Bristol trio BEAK> undertook huge European and US tours in the wake of the success of their 2009 debut album. But when they returned and retired to the studio they claim to have found themselves in a nightmare scenario: the magic had gone. The road had somehow turned them into an ‘awful-sounding pub prog band’. Of course, one man’s awful prog band is another man’s new favourite, especially around these parts, where thresholds for musical indulgence are tested daily.
Geoff Barrow’s gripping, krautrock-inspired trip into the unknown.
Fortunately for everyone though, BEAK> retreated from pot-holing through their own posteriors, scrapped that effort and went back to the drawing board. The result is a second album that trims away the fat to create a beguiling, hypnotic work that ebbs and flows, then ebbs again.
Progressive in the very best possible way then, >> is a series of musical mantras that burrow deep into your skull, and stay there long after each has ended. This is an atmospheric album that occupies a twilight hinterland, each note lost in the gloaming, each song a coronary pulse-beat throbbing in the shadows.
With its church organs and ever-decreasing cycle of doom riffs Spinning Top is utterly funereal, an asphyxiating six minutes of sound that slowly tightens around your throat like the fingers of a killer, while Yatton recalls the electro-throb of The Horrors’ Neu!-inspired 2009 single Sea Within A Sea. This is perhaps no coincidence given that BEAK> mainman Geoff Barrow’s production work and schooling almost single-handedly saved the music press darlings’ then-flagging career.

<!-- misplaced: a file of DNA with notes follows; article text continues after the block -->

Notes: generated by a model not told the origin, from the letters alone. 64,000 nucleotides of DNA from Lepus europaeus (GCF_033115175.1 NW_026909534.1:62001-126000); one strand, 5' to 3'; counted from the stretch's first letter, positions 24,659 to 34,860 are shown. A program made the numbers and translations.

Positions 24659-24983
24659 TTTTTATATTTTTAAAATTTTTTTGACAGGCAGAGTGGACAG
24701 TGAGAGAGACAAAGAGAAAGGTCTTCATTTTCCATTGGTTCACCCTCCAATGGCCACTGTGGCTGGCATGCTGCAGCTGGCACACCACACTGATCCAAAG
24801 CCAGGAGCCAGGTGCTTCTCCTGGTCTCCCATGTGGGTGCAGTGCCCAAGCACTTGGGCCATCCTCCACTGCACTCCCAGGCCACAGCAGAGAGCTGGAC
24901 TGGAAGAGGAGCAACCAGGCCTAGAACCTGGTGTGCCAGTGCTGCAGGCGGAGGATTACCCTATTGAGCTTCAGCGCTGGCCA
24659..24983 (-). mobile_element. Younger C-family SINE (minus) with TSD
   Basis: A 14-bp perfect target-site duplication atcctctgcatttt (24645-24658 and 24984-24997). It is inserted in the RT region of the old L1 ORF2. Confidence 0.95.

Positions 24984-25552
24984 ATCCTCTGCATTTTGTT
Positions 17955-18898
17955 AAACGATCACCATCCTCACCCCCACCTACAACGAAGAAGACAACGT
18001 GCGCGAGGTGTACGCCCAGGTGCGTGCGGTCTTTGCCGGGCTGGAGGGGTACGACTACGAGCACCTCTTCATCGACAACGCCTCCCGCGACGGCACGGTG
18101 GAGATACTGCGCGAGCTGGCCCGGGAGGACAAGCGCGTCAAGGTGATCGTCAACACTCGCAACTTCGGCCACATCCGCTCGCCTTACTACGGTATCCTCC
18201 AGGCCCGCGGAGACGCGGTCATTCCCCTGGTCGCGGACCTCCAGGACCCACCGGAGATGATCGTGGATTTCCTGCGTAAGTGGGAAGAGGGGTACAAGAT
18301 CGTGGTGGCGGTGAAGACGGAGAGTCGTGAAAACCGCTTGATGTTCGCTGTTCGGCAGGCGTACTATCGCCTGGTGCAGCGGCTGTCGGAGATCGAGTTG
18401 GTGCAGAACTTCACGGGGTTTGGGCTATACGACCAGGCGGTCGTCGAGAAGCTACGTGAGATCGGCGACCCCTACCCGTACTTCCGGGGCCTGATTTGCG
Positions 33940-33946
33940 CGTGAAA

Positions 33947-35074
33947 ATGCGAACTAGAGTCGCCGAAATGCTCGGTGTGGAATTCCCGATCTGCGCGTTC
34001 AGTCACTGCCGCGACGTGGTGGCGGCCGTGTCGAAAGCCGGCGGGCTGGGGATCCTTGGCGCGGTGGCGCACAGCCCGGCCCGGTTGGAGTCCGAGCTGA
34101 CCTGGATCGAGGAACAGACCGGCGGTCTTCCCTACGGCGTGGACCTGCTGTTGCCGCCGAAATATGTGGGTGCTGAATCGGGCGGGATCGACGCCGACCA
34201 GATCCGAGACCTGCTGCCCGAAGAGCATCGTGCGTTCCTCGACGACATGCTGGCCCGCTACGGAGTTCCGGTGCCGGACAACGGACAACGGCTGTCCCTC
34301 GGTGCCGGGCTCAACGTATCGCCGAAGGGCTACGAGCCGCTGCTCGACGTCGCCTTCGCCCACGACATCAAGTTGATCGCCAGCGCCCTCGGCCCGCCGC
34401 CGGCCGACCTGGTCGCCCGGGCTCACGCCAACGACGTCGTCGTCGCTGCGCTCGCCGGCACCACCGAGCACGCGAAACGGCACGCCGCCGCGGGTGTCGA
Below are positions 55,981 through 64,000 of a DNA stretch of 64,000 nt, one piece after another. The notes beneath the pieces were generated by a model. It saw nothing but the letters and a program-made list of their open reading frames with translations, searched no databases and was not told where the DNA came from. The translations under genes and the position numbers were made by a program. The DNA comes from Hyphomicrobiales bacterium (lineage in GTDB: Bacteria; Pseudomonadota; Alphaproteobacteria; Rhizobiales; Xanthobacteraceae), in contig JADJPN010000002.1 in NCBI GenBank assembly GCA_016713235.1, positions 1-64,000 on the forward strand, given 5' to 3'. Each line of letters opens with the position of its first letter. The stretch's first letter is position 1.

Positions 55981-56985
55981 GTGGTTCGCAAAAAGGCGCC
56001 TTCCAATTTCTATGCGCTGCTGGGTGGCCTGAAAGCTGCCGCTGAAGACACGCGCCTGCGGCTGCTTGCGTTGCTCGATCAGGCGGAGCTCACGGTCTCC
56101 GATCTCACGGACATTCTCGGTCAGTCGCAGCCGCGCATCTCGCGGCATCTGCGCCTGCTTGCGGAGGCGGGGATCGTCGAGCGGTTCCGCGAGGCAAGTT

Accompanied here by bassist Billy Fuller and keyboardist Matt Williams, Barrow has of course previously forged an era-defining sound with Portishead. But where that trio melded hip-hop, jazz and electronic experimentations, this one draws more on the motorik rhythms of Dieter Moebius and Conny Plank’s influential 70s collective Cluster and their various offshoots, collaborators and acolytes. Brian Eno, Harmonia and Can all also serve as signposts here.
But this is no backwards-looking work. Atmospherics and emotions are what BEAK> deal in, and aided by 21st century technology – with the synths pushed to the forefront – they have recorded an album almost largely live that manages not to sound like the product of a long autumn and winter chained to the mixing desk.
It’s not; >> is much more organic than that. It sounds human. It sounds like a living, breathing entity that unfurls and grows before withering and shrivelling back in upon itself. It sounds like the cycle of life itself. It is a remarkable record.